A teacher’s guide to making creative black and white photocopies
March 22, 2013 · Print This Article
As a teacher or lecturer, you probably already know how many black and white copies you need each month, and how valuable these worksheets can be for students.
The process of putting together a memorable worksheet that will keep your students’ attention, however, can be daunting. Here are a few tips to making that knowledge stick.
- Incorporate puzzles
Worksheets that are simple questions and answers are okay, but they won’t engage too much with your students. Quite simply, they’re boring. Puzzles on the other hand act as a game for the student completing his/her homework. Word searches, crosswords and other fun puzzles featuring the facts and details from the syllabus are perfect for ensuring that students enjoy the work – and the facts will stay put in their minds far more effectively. Plus there are plenty of easy to use puzzle makers on the web.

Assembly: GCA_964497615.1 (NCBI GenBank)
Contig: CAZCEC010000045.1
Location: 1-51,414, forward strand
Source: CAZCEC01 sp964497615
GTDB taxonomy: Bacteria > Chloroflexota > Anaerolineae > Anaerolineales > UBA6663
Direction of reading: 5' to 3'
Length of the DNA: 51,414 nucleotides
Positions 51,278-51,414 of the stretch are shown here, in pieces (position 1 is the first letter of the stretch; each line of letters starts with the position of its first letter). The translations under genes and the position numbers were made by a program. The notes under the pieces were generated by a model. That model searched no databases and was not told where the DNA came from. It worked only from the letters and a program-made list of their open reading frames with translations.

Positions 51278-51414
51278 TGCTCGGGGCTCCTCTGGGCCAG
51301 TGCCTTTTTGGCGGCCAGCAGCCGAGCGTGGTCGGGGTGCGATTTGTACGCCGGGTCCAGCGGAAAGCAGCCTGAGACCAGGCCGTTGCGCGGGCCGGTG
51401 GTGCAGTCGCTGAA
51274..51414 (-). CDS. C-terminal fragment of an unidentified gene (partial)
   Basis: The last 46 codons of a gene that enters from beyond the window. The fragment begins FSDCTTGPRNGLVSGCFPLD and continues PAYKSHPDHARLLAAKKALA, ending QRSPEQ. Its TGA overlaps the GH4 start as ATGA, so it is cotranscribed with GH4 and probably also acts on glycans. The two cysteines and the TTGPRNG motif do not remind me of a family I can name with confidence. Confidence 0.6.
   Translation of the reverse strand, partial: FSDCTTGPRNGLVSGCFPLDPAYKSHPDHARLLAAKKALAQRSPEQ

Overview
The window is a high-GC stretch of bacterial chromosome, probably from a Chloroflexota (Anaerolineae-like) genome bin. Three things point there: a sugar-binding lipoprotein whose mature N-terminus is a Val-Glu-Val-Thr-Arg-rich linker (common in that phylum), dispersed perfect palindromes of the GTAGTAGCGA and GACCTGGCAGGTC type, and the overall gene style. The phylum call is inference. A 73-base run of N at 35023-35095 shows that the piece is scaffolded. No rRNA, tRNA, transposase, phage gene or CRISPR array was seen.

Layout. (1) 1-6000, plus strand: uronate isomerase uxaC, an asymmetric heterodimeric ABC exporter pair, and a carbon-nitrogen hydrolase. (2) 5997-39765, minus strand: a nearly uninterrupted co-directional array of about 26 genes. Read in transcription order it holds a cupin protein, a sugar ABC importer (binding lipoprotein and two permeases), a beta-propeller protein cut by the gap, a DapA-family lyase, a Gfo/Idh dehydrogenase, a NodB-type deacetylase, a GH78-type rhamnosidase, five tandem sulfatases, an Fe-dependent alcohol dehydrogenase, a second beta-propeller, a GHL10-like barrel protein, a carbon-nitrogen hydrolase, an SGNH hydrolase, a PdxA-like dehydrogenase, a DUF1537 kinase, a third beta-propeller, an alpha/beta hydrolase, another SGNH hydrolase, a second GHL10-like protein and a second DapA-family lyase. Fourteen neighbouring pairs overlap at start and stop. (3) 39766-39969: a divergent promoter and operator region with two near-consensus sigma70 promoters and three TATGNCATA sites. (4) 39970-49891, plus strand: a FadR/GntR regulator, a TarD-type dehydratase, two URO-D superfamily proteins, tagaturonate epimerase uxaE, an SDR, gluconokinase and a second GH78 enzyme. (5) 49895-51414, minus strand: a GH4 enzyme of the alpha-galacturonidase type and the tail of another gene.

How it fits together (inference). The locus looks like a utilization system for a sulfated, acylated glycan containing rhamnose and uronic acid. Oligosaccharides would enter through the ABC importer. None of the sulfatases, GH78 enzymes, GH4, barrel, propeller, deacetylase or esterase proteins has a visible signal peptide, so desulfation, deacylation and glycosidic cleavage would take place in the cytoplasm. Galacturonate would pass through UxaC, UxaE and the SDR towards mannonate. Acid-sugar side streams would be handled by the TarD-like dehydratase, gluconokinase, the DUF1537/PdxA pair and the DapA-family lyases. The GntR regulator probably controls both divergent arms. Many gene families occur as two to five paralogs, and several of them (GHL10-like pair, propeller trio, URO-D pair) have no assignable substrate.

- Make it visually stimulating
Black and white copied worksheets needn’t be boring to look at. Add some illustrations, speech bubbles and other interesting tid-bits around the edges of the worksheet for an exciting and stimulating worksheet that’s visually interesting. Line art is a good choice for illustrations as these can be coloured in, helping students add their own splash of creativity to the worksheet.
- Keep them fresh
There are some concerns amongst teachers today that the age-old worksheet is dying out due to overuse. With many teachers going the simple route, such as “Circle the right answer” or asking a question and leaving a blank space for an answer, worksheets are becoming monotonous. The trick here is to not over use worksheets, but when you do; keep them exciting, fresh and engaging.